More than 400,000 Virginians failed to receive their $110 “Windfall Income Tax Rebate” in 2019 because, for perfectly valid and acceptable reasons, they received an authorized extension to file returns after July 1. That allowed the Commonwealth of Virginia to hold onto $46 million more of the un-legislated state tax increase created by conforming to new federal tax rules.

Some undetermined number of those were military families with a Virginia “tax home” who routinely get extra time to file. It could include servicemen and women deployed in combat zones. Other people ask to file late because of a complicated business transaction, or personal illness or tragedy. Why would that disqualify them from the $220 per couple rebates the rest of us received?

Del. Jason Miyares, R-Virginia Beach, had his House Bill 607 all teed up to fix that Wednesday in the House Finance Committee. It would have allowed those late filers to get the rebate this year, instead. But the bill was not up for quick action Wednesday in order to pass, but in order to die. The Northam Administration was prepared to oppose the bill and seek its defeat, given it creates a $46 million hole in the revenue estimates for the new budget.

The Thomas Jefferson Institute for Public Policy was present and prepared to speak for this modest piece of unfinished tax reform business, but it was not to be. Committee Chair Vivian Watts, D-Annandale, announced it would be heard instead in a subcommittee, probably next week. Subcommittees meet in smaller rooms, with no recorded video. Subcommittees are where only a handful of legislators can kill a bill. What happens to this bill will be a good test of whether the House of Delegates runs differently under Democrats.

When the General Assembly decided last year to respond to the income tax windfall with small, one-size-fits-all and one-time-only tax rebates, it was highly questionable policy. But good or bad, it ought to be uniformly applied. It made sense that people who missed the deadline to file for valid reasons might not qualify for a check immediately, in the first round, but all understood the opportunity was there for a second round of reform or rebates.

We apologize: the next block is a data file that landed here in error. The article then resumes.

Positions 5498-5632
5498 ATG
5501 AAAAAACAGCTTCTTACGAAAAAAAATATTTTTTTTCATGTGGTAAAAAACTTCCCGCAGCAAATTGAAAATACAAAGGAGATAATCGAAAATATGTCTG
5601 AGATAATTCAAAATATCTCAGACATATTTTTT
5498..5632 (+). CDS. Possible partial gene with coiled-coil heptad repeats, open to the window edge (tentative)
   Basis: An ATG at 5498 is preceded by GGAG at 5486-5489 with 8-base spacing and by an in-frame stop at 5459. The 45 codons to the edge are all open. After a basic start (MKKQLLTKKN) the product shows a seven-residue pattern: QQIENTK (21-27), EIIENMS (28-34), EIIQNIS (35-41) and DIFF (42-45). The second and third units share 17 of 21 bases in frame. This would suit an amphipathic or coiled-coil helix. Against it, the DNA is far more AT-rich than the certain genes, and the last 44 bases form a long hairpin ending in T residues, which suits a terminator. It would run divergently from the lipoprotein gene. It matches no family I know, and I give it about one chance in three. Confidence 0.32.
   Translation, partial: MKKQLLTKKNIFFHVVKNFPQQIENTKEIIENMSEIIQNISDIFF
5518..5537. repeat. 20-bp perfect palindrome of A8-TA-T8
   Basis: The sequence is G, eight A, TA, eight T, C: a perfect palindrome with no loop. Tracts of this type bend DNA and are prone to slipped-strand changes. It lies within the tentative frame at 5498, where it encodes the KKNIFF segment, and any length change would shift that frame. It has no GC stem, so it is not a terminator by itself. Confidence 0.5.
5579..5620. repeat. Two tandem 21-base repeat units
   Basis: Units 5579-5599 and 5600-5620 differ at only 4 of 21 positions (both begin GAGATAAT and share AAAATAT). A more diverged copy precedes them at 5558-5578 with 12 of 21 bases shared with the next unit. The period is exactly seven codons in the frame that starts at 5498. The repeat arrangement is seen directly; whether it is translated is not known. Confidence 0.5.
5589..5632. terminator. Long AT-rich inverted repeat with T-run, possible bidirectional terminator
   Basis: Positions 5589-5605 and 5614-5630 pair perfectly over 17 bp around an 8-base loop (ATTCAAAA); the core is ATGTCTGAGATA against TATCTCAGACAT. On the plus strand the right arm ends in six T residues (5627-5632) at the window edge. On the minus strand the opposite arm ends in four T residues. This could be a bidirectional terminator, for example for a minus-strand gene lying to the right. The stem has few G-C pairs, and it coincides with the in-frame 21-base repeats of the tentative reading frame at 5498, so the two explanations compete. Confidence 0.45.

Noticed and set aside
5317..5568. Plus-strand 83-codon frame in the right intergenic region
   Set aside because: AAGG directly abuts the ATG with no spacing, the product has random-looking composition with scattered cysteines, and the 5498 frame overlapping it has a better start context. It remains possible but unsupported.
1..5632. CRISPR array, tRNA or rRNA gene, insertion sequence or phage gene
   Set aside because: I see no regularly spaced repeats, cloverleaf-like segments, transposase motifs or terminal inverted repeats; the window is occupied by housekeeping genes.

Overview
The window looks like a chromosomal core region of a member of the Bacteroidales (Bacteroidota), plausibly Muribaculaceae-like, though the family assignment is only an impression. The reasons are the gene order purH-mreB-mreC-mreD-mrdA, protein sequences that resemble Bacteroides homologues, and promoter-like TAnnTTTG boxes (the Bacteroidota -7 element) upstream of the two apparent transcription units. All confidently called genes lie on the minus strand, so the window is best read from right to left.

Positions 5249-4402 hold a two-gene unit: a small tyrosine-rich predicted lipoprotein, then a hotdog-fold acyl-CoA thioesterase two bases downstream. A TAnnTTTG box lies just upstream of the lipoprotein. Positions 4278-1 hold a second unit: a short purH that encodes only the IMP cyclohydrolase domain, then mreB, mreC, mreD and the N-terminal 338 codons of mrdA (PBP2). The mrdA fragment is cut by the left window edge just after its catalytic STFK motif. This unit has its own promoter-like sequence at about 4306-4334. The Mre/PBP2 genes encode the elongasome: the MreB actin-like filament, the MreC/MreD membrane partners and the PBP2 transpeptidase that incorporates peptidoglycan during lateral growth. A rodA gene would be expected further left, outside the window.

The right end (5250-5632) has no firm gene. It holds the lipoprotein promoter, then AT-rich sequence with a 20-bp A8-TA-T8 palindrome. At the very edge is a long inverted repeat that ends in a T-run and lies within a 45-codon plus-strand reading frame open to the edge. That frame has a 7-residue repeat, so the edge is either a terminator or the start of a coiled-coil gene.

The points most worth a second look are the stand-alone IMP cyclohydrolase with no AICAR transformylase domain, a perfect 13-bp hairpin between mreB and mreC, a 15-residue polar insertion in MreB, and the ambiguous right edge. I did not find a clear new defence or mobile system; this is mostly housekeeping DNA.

They earned this money. On June 29 they had a right to get it back, and on July 2 they didn’t? That’s wrong.

In fact, the legislation that passed in 2019 set up a segregated fund to hold the additional income tax “windfall” for future action, and during the fall it was projected it would soon come to contain hundreds of millions of dollars. Then something happened. Governor Ralph Northam simply swept the dollars into his budget, proposed to spend them, and put in language to kill the Taxpayer Relief Fund. It barely lived past Election Day, unless this General Assembly rebuffs him and revives it.

So, the fiscal impact statement on Miyares’ bill warns that its passage would require cuts to the general fund budget, rather than just tapping into a special fund. That statement is usually more than sufficient to kill any proposed tax cut or tax credit. The other result of that statement might be that the Finance Committee simply sends the bill over to the spending committee, House Appropriations, to let it do the dirty work and kill the bill.

More permanent tax reform would be a better use for that Taxpayer Relief Fund, should it somehow be revived. People are starting to wake up to what a Roanoke Times columnist recently called a stealth tax increase. The best solution, which the Thomas Jefferson Institute continues to advocate, is allowing families larger standard deductions to lower their taxes.

But if the $220 per couple rebates is what we get, with no prospect for additional reform, then all should get them one way or another. My parents once upon a time were one of those Virginia taxpaying families sending in tax returns from a military APO address. There is no fair reason why a taxpayer with a legitimate reason to file after July 1 should lose out. The windfall tax hikes certainly hit them, too.

A failure to include them will simply add to the cynical view that the rebates last year, with the promise of additional help from the Taxpayer Relief Fund this year, was simply election year legerdemain.

Stephen D. Haner is senior fellow for state and local tax policy with the Thomas Jefferson Institute for Public Policy. Contact him at A version of this updated commentary originally appeared in the online Bacon’s Rebellion blog.